An image never represents a mere idea; it is never just an illustration. Thinking is constructed, shaped, and always develops through imagery. No thought comes to light, nor indeed casts a shadow, without being caused by an image, which itself becomes an insightful synthesis of a dimension of humanity. In this series (“Icons”), edited by Massimo Cacciari, authors from different backgrounds explore great icons of our cultural heritage – such as works by Mantegna, Pollock, Caravaggio, and Kiefer – that relate to key issues of our times.
The figure of Mary with her child has played an extraordinary role in European civilization. The image has taken on a variety of forms and been called and invoked with many, often contradictory, names. It has inspired our civilization to think of its relationship with the divine, God’s relationship with human history, but even the very essence of God. Why is God generated by a woman? Thinking about that Woman is a way to penetrate into the essence of God. And the great icons representing that Woman are not mere illustrations of ideas already defined in themselves, but signs of our progress towards the problem that God’s presence embodies. The most unsettling icons include the one painted by Andrea Mantegna, today displayed at the Poldi Pezzoli Museum in Milan.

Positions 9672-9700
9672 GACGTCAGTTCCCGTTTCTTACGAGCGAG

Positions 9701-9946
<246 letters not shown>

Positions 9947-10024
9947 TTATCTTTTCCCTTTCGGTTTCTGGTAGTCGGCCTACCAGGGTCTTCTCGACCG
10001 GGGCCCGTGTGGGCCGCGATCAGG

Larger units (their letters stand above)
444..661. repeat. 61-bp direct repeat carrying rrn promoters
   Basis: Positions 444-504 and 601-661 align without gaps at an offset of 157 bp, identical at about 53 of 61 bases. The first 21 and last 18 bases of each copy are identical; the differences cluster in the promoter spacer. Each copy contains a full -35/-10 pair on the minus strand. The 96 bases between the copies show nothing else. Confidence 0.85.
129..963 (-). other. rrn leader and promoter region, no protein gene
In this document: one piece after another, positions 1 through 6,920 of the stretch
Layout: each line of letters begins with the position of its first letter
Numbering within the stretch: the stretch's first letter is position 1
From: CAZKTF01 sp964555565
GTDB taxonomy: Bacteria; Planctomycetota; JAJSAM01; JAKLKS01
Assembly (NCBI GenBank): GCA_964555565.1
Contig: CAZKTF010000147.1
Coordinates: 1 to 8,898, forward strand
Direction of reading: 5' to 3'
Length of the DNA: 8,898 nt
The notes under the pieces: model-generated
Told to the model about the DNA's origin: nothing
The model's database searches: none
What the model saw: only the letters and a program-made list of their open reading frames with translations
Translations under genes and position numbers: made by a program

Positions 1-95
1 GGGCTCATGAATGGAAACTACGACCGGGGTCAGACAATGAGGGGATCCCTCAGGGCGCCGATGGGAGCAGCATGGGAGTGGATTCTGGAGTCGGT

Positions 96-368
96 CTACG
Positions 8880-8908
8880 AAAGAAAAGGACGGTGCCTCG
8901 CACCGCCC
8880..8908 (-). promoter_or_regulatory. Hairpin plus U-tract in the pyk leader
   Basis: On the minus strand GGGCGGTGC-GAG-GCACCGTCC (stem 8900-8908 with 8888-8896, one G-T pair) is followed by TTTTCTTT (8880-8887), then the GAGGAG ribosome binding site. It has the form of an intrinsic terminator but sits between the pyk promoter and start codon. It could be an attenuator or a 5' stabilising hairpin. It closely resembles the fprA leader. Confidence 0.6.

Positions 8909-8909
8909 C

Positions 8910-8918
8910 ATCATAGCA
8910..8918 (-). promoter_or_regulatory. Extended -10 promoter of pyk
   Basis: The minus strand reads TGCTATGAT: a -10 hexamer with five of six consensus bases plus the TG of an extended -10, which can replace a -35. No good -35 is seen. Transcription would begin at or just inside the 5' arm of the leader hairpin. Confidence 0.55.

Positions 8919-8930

Massimo Cacciari is professor emeritus of Philosophy at the San Raffaele University in Milano.
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